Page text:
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Old 10-13-2011, 05:15 AM   #1
beersteiner2345
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Default Dumped my first batch...

Bell's Two hearted clone. Tasted amazing when I kegged it.

Tasted effing awful when I tried to drink it. Really, really undrinkable.

Let it sit for a month with no improvement and then needed the keg. So I dumped it, took apart the keg and cleaned and sanitized EVERYTHING twice.

Very frustrating because when I kegged this beer I thought it was my best to date.

Any ideas? Beer became very cloudy (wasn't when I kegged it), had a funny odor, and a terrible taste. Almost medicinal, but not exactly like Palmer describes.

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Old 10-13-2011, 05:45 AM   #2
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BTW- drinking some Edwort's Apfelwein. Jesus this stuff is good. Probably a bad idea to have kegged it. Not sure how much I have had, but it's smoooooooooth.

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Old 10-13-2011, 09:49 AM   #3
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my first thought was you disturbed the yeast pit.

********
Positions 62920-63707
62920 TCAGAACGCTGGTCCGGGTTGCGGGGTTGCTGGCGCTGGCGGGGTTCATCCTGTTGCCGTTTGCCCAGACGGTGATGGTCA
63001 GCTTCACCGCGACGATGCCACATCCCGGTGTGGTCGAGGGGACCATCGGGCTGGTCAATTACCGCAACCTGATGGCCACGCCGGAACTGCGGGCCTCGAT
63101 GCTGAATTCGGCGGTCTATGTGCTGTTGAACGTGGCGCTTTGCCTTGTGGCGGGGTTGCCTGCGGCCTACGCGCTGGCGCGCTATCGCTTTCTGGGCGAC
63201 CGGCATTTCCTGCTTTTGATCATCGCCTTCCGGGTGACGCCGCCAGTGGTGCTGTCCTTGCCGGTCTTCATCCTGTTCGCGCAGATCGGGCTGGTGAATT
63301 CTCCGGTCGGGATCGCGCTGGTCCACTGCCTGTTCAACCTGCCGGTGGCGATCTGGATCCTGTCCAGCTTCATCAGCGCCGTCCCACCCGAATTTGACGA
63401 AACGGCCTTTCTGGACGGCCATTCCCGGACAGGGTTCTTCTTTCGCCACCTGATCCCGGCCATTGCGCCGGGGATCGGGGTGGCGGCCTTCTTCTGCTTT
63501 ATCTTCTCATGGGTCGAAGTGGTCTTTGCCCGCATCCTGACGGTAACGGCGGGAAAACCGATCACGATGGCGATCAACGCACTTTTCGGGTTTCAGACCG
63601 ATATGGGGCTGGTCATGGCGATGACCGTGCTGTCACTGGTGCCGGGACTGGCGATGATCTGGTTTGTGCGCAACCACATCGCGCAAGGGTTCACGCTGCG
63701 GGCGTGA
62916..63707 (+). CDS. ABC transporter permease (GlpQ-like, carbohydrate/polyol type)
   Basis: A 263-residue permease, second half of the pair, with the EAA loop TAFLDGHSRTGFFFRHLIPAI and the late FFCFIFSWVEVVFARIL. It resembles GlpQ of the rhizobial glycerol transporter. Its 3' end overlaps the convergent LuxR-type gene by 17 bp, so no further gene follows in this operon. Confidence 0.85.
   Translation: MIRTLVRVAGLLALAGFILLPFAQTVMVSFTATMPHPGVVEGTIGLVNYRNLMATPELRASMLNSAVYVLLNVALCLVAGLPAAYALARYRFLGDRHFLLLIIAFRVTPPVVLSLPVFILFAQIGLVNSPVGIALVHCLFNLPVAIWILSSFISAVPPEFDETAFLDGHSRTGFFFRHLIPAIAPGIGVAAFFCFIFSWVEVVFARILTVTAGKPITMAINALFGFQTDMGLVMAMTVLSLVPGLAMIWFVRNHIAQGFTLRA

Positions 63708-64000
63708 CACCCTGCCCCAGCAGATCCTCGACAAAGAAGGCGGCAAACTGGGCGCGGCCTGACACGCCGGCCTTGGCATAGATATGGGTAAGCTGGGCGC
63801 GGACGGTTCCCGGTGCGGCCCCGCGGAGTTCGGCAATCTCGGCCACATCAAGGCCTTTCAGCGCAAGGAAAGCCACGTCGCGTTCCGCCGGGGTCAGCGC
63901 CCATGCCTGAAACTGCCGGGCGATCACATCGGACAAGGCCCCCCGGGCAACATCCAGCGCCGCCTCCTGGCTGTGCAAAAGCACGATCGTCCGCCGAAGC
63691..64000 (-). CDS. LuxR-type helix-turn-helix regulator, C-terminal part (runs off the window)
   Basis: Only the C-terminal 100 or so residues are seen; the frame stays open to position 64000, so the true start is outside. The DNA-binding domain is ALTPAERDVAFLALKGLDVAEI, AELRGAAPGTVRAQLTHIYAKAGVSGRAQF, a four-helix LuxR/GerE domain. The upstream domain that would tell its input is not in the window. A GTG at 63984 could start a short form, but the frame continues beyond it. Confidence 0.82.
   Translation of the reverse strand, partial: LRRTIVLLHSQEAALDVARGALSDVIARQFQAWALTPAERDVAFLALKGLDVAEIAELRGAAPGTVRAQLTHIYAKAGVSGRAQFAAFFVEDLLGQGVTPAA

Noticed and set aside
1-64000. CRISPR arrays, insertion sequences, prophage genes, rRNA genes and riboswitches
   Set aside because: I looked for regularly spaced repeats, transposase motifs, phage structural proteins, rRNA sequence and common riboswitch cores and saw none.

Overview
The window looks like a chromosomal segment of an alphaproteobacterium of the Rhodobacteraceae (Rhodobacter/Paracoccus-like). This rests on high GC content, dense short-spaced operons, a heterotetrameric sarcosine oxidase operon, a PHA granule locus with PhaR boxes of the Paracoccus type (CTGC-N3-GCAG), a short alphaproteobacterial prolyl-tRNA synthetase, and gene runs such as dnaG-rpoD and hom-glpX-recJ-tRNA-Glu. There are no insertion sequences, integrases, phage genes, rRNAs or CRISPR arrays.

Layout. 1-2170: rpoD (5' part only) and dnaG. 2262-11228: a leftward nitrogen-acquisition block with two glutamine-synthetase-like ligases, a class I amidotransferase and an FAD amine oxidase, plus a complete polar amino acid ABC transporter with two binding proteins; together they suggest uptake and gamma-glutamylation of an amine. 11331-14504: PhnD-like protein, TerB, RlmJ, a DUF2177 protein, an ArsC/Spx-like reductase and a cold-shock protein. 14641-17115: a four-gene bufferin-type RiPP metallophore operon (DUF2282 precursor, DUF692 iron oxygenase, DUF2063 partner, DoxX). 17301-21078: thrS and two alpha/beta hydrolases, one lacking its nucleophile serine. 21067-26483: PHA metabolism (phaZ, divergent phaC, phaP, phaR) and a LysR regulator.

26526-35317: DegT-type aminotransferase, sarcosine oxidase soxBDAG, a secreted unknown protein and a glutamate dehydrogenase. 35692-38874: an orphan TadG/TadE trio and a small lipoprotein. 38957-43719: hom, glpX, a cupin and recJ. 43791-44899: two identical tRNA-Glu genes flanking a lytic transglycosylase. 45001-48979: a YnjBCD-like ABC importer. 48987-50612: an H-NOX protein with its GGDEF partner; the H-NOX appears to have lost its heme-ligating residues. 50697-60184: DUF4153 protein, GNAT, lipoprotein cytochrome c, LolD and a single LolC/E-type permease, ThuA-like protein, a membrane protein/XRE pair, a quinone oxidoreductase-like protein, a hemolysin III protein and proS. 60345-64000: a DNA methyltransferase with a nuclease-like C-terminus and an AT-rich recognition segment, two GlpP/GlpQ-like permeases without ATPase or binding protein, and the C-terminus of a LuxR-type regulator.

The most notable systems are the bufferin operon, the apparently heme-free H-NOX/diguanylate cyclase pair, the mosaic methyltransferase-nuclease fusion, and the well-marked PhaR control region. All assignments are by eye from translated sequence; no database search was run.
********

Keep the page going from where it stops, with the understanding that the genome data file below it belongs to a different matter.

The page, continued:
But if you left it a month in the keg it should of settled INLESS you moved it again?

But if you've sanitized everything TWICE i'm stuck on what it could be!

Arhh, Got my own version of Apfelwein on the go now

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Old 10-13-2011, 10:09 AM   #4
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You should check the CO2. Some guys on here have had problems where their CO2 caused some off tastes because it was industrial and not for carbonation purposes. The yeast cake wouldnt cause that kind of taste, at least that I know of. I've never tasted yeast that were awful. Sometimes weird but never undrinkable.

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Old 10-13-2011, 10:24 AM   #5
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Upon thinking about it I have an idea. Put some water into your kegs and carbonate it. Make seltzer. Taste it. Taste okay? Then you need to look at your process. Taste bad? Bingo there's your problem.

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Old 10-13-2011, 11:10 AM   #6
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I was thinking since kegs have some hard to get at spots to clean,some residue may've fouled it after kegging?...
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Old 10-13-2011, 01:27 PM   #7
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Quote:
Originally Posted by statseeker View Post
You should check the CO2. Some guys on here have had problems where their CO2 caused some off tastes because it was industrial and not for carbonation purposes. The yeast cake wouldnt cause that kind of taste, at least that I know of. I've never tasted yeast that were awful. Sometimes weird but never undrinkable.
Do you have a link or anything for this? I get my CO2 from a fire extinguisher company. I didn't know there was a difference?
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Old 10-13-2011, 01:49 PM   #8